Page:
Due to the intensity of S-21 we opted to visit the Killing Fields on a separate day to give our minds some time to process everything.  The day that we visited the Killing Fields was bright and sunny, which didn’t match the somber mood felt throughout the former fruit orchard, which had held the remains of 8,985 people before they were exhumed from 43 of the 129 mass graves in 1980.  Fragments of human bone and bits of clothing are scattered around the gravesites lending a ghostly feel to the already disturbing surroundings.  Knowing that many of the victims whose bones and clothes you see were bludgeoned to death or buried alive to save bullets makes the entire experience even more harrowing.  The skulls and bones of the many victims of the Khmer Rouge are on display within the glass walls of the Memorial Stupa.

The peaceful nature of the Memorial Stupa with its bouquets of white flowers and chains of origami peace cranes hung inside are the memories I chose to take with me.  I hope that these images will be the lasting impressions that Cambodians have as they try to move on from the horrors that unfolded there less than three decades ago.  If visitors and citizens can learn from the past and focus on peace hopefully an atrocity of this magnitude can be avoided in the future.

The colorful origami cranes symbolizing peace that are found inside the Memorial Stupa at the Killing Fields.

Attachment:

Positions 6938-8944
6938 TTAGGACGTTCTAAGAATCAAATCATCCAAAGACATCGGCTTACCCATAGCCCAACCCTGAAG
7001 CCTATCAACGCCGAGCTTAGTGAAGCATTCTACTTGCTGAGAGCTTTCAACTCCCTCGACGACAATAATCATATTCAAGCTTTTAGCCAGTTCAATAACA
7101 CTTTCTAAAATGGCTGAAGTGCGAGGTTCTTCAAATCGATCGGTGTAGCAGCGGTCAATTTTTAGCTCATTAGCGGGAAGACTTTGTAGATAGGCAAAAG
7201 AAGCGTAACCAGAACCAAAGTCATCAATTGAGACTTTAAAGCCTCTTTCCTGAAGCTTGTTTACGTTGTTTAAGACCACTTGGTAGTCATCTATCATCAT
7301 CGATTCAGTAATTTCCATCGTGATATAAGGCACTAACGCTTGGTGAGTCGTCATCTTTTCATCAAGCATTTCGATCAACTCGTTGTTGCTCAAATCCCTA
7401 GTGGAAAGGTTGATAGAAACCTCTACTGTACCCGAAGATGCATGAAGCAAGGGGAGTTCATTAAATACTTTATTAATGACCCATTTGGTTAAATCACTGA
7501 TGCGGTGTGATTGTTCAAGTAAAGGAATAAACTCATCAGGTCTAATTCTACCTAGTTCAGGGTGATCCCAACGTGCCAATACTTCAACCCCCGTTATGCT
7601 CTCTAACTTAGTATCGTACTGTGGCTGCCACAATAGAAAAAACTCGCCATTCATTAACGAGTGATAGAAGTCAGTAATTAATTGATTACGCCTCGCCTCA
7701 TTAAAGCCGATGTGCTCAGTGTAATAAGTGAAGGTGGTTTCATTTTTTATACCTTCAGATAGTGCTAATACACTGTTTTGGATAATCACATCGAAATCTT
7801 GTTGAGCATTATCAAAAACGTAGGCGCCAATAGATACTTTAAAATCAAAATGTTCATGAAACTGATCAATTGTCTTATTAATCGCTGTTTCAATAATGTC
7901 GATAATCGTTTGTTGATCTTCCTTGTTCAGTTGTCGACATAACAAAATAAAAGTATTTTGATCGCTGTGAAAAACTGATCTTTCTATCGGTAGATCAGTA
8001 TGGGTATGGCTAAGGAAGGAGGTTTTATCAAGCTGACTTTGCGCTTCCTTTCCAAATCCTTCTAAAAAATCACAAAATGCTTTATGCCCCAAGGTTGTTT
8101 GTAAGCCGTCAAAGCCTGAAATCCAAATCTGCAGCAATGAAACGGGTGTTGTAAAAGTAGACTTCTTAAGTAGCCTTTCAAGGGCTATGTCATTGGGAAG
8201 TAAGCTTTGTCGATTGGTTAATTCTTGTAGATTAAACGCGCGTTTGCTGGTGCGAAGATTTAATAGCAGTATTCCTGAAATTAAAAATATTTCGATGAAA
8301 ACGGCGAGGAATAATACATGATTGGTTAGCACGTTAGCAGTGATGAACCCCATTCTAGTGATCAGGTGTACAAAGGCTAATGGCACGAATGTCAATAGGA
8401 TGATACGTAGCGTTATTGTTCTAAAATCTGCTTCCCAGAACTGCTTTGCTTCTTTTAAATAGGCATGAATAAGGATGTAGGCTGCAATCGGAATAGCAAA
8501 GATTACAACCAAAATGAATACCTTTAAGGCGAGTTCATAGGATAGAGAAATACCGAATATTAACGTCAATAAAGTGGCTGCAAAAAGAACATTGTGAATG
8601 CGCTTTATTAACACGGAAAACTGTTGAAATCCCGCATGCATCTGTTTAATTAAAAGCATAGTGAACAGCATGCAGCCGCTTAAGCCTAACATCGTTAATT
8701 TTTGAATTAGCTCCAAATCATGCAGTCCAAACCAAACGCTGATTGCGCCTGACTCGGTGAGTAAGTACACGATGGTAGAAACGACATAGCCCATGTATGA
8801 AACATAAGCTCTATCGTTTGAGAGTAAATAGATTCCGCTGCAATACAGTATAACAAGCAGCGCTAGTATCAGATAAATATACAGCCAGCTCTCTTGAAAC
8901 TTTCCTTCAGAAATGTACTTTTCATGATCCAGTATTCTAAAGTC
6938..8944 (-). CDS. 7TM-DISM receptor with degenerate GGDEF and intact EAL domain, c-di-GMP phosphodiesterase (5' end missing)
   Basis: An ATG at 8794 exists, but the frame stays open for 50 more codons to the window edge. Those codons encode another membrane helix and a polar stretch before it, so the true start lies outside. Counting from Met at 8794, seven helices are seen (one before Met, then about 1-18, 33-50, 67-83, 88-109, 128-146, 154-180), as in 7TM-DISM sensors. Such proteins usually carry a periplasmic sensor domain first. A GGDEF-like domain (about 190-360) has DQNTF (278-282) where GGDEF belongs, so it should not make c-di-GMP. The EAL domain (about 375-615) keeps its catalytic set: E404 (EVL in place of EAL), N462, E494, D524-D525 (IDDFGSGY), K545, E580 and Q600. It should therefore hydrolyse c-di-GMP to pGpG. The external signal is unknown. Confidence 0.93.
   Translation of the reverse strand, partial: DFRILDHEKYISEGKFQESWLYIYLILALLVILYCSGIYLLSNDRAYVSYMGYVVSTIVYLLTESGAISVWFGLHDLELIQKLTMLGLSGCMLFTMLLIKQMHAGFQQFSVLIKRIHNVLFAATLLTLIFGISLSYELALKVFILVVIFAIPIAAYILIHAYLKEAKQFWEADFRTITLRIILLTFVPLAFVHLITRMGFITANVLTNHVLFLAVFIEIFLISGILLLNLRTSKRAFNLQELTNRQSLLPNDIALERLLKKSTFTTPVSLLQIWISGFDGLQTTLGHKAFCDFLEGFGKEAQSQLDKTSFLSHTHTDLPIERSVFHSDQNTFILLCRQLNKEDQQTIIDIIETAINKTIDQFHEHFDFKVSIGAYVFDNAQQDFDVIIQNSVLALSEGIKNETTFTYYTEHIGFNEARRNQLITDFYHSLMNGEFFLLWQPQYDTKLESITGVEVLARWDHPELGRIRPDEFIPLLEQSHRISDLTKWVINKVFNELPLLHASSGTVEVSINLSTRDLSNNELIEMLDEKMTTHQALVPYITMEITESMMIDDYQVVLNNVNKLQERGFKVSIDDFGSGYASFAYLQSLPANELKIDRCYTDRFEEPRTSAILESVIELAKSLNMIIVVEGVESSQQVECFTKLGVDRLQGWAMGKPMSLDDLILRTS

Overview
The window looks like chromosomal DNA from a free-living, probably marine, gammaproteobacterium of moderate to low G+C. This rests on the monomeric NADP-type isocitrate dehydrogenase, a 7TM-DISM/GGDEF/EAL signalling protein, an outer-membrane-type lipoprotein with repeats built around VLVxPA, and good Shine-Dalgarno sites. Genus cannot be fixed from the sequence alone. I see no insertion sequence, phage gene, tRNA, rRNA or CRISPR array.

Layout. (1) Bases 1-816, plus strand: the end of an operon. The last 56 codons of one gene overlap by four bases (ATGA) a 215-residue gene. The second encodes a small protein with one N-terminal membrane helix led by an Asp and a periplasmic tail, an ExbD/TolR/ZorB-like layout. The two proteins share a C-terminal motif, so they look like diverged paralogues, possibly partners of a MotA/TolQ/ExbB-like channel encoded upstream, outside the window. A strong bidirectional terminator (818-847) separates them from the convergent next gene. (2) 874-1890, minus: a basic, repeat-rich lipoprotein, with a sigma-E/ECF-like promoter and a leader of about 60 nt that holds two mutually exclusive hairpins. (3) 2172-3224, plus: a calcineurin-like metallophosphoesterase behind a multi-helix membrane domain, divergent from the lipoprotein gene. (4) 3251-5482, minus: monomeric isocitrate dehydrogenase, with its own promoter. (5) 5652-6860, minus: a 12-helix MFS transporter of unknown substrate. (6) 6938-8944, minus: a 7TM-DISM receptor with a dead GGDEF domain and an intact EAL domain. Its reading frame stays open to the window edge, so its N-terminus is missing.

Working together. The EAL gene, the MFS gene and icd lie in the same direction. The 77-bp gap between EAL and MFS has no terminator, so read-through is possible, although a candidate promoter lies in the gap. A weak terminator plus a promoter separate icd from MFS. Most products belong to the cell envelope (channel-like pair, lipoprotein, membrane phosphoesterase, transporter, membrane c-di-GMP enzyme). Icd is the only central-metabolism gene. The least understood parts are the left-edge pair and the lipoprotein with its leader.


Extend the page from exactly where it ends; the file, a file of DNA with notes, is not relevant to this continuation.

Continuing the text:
Hire a tuk-tuk, you will need transportation to get to the Killing Fields as they are 15 km. out of town.  If you can handle doing both places in one day it is the most economical option and your driver can easily add other destinations for one power-packed sight seeing day if you’re short on time

Hire a guide, if you want true stories about the years that Khmer Rouge were in power pay the extra few dollars at Tuol Sleng to get a guide who will share stories about the people in the pictures on the walls of the prison.

Take your time, you will want to dedicate some time to absorbing the sights and information of both the prison and the killing fields.  I would also recommend the videos at both sights, which you may have to wait for a showing.

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» Sam Spears :
May 17, 2011

Thank you so much for the postcard! It got here safe and sound.


» bka :
May 20, 2011

Without a doubt this is /was the single most disturbing/difficult travel day/experience of my life……your words and those of others could never capture the horror and violence we observed…….it haunts me to this day……i was 26 in 1975 and have no recollection this was taking place, that bothers me deeply as well……we were with 12 others in our group and not a word was spoken for the entire day by any one……..peace……love dad

LOCAVORista Reply:

Dad, you’re right it is impossible to describe the horror of the Khmer Rouge. I do believe that it is a mandatory visit if you’re in Phnom Penh as it is such a huge part of Cambodia’s history.

» Le Duc :
Sep 5, 2011

You are just succumbing to propaganda from the American Imperialists. The information presented at that museum is designed by the American Imperialists to discredit Socialism. Please read the article below: http://www.thecrimson.com/article/1976/2/28/red-scare-over-cambodia-pbpbress-poison/


By R. LEE Penn,
Published: Saturday, February 28, 1976

PRESS POISON. Do not swallow!” was a leftist poster slogan in the May 1968 French uprising. We Americans could well heed this warning. Newspaper owners and Voice of America broadcasters love to brag about this country’s free, objective press. Meanwhile, news management–a genteel euphemism for lying–is often the order of the day.